Attention is given to Russian public assessments of President Vladimir Putin, important political actors of the Putin period, and major policy areas that are at the heart of the governing Putin team’s programmatic agenda (as of the second Putin presidency, 2012–18). The intention is (1) to assess the level of support for President Putin, key political actors comprising the Putin team, other governmental institutions and a leading rival, (2) to determine the level of congruence between the preferences of the Putin team and the Russian public regarding major policies intended to strengthen the Russian state and to modernize the Russian society, and (3) to evaluate Russian public assessments of the work of the Putin team in actually addressing these overriding goals. It is found that Russians’ positive assessment of Vladimir Putin, Russia’s paramount leader, is juxtaposed with more middling assessments of all other actors, excepting opposition figure Aleksei Navalny, who is poorly viewed. A strong congruence is found between the Putin team’s policy priorities and those of the Russian public, but public assessments of the Putin team’s performance across specific policies are mixed and reveal areas where that team has been both successful and come up short. Results of the October 2014 romir public opinion survey indicate that Putin and his team are well-positioned and that their overall policy performance is acceptable, but policy soft spots and points of concern are revealed: this suggests continuing challenges for the Putin team in delivering a program accommodating the preferences of an aware domestic public. It is argued that Putin’s position as a paramount leader redounds to his governing team’s advantage, but this position also represents a profound dilemma for the Russian political system.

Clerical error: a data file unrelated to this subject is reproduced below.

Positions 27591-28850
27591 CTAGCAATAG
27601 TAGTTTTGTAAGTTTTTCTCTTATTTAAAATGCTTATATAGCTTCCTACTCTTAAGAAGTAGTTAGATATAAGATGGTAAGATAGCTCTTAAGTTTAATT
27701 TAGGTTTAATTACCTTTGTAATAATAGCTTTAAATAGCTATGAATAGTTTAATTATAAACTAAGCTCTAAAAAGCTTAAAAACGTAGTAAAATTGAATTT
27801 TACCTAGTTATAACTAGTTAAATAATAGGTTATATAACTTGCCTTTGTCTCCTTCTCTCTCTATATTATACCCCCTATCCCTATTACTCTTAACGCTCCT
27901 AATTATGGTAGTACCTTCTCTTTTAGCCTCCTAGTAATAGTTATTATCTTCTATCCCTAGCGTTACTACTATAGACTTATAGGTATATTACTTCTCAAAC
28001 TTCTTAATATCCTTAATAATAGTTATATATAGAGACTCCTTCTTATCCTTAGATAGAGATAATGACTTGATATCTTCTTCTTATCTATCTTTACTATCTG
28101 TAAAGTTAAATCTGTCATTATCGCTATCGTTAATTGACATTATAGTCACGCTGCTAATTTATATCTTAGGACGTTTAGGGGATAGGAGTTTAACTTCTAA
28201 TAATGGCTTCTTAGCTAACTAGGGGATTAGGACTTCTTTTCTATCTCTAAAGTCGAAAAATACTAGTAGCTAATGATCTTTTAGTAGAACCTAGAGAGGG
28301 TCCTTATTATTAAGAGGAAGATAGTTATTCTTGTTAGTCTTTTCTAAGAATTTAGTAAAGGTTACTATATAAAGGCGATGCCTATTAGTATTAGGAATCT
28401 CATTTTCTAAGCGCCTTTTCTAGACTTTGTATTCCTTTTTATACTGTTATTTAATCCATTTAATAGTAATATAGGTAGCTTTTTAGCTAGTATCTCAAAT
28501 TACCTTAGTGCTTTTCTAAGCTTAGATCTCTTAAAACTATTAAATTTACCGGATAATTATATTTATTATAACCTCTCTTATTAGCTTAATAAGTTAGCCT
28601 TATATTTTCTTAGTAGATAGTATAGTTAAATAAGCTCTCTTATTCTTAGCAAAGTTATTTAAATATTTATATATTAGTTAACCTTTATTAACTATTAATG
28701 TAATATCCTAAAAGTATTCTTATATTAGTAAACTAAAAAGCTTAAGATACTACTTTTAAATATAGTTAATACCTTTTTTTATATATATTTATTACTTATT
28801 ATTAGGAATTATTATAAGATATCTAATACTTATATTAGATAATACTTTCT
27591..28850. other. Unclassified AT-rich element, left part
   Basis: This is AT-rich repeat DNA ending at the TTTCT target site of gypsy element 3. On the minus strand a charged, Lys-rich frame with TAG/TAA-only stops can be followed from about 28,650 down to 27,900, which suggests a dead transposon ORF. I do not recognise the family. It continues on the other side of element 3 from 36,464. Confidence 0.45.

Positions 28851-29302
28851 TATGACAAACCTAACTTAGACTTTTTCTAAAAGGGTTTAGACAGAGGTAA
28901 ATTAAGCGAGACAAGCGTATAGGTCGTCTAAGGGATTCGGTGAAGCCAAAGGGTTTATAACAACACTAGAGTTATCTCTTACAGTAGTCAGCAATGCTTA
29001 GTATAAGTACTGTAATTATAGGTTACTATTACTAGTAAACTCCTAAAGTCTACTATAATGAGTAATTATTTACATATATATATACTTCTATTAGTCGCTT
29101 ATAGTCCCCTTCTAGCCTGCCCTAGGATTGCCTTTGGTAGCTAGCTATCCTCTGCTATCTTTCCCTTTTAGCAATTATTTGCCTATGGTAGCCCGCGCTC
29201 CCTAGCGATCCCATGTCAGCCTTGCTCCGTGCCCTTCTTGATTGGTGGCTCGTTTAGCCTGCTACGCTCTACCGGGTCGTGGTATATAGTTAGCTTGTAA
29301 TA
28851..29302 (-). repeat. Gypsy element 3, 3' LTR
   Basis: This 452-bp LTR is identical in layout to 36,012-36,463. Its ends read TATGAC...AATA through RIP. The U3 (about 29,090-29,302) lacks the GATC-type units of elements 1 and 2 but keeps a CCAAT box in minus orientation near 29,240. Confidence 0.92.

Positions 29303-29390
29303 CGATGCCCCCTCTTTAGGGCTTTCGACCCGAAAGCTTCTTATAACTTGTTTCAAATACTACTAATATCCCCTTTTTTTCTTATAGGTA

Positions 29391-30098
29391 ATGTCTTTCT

See Matthijs Bogaards, “How to classify hybrid regimes? Defective democracy and electoral authoritarianism”, Democratization16, no. 2 (2009): 399–424, and Jason Brownlee, “Portents of Pluralism: How Hybrid Regimes Affect Democratic Transitions,” American Journal of Political Science 53, 3 (2009): 515–32.
See Richard Sakwa, The Crisis of Russian Democracy: The Dual State, Factionalism, and the Medvedev Succession (Cambridge: Cambridge University Press, 2011), and Marie Mendras, Russian Politics: The Paradox of a Weak State (n.y.: Columbia University Press, 2012).
Having arisen only in2011, the All-Russian People’s Front is relatively new to the political scene, and arguably less well known and appreciated, though its involvement in local matters – including its role in the formation of the “immortal regiments” (“bessmertnyi polk”) in numerous locations for the 70th anniversary of the end of World War ii (May 9, 2015) – could eventually enhance its public standing.
See Graeme Gill, Building an Authoritarian Policy: Russia in post-Soviet Times (Cambridge: Cambridge University Press, 2015), for an especially trenchant discussion of future system challenges stemming from Putin’s dominating leadership position.